Google Sued for Tracking Private Browsing

Yolanda Curtis
June 4, 2020

A $5bn lawsuit filed against Google claims that the company is violating Californian laws that require the consent of all parties to read or learn the contents of private communication.

Google is facing a $5 billion class action lawsuit in the United States over allegations that its Chrome web browser collected user information even in Incognito mode.

However, Google fails to mention that other tracking tools used by the company may continue to track users by collecting information such as Internet Protocol addresses as well as browser and device information, according to the complaint. Websites can still collect your data and movements between websites using trackers and cookies, all that private browsing mode offers is a way of eradicating trace of that session from your local machine, and prevent those cookies from being carried over into another session.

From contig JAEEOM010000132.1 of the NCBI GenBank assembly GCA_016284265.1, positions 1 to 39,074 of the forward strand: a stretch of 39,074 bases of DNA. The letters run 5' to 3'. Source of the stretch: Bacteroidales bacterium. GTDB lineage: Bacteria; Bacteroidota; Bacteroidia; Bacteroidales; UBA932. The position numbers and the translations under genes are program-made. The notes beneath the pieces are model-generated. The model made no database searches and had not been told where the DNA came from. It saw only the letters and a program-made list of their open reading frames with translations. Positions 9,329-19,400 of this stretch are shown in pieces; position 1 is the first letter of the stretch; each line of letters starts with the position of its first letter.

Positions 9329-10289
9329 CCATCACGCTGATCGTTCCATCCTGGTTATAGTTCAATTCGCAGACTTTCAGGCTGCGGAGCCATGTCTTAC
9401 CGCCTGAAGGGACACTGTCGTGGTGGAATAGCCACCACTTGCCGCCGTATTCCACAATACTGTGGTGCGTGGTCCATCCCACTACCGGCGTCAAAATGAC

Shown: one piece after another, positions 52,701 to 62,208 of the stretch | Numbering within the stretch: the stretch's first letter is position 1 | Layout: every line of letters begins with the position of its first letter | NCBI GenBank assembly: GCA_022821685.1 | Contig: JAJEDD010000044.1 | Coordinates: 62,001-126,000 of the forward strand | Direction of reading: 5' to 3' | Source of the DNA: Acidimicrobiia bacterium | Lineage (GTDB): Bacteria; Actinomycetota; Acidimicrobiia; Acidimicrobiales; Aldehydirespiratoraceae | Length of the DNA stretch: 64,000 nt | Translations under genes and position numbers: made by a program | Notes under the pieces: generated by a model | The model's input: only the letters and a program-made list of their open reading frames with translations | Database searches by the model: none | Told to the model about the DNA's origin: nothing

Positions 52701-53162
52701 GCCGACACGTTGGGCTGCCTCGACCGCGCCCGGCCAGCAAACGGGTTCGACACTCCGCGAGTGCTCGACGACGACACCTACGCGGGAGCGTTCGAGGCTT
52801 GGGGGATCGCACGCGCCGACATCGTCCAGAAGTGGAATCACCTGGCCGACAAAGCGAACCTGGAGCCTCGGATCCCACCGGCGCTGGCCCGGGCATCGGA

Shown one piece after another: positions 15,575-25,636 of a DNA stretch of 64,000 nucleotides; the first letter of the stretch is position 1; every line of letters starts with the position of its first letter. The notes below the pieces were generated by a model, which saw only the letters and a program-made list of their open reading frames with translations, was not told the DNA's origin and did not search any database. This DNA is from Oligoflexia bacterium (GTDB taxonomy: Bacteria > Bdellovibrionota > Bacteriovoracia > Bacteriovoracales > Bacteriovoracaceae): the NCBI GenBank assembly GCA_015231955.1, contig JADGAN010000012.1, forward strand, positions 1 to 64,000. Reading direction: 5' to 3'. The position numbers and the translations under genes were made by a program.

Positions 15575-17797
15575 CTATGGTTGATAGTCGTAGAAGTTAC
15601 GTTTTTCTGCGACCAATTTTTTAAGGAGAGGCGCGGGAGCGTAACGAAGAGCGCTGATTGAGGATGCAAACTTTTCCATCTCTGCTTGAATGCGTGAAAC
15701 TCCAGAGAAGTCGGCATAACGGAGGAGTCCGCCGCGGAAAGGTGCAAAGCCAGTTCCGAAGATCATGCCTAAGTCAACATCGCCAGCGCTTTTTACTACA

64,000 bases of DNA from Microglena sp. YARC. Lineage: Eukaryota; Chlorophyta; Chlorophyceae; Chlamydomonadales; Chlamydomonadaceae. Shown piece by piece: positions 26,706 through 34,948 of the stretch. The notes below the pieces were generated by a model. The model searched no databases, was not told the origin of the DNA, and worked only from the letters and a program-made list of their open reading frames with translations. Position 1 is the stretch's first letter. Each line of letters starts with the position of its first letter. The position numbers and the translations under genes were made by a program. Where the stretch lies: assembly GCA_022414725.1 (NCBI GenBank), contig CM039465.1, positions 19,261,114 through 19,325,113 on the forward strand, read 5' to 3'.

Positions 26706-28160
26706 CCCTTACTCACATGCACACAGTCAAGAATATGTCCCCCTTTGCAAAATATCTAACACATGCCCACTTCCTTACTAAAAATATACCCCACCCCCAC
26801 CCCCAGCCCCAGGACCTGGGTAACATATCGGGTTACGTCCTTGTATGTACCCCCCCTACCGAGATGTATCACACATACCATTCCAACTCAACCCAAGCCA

Many internet users assume their search history isn't being tracked when they view in private mode, but Google says this isn't the case.

The complaint was filed in San Jose, California, and alleges that Google gathers data through Google Analytics, Google Ad Manager, and other applications and plug-in including smartphone apps, regardless of whether users click on Google-supported ads while using the private browsing mode.

Google has been slapped with a class-action lawsuit seeking $5 billion.

Google's incognito mode is a browser setting that lets users presumably surf the web privately, without leaving identifying information about themselves behind as they do so - at least, that's what the average person might think.

Google has denied the claims, with spokesman Jose Castaneda saying that the company will defend itself "vigorously against them".

Google said this is not illegal and it is upfront about the data being collected in this mode. Similarly, if you actually log into a website like, say, Instagram while in Incognito Mode, the site will be able to see what you're doing and all the usual account activity will be visible to other users even after you've closed the incognito tab.

The lawsuit, filed in US District Court for the Northern District of California, said that Google uses other tracking tools it provides to website publishers and advertisers to keep track of what websites people visit.

The lawsuit names three Google users as plaintiffs: L.A. residents Chasom Brown and Maria Nguyen, and William Byatt, who lives in Florida.

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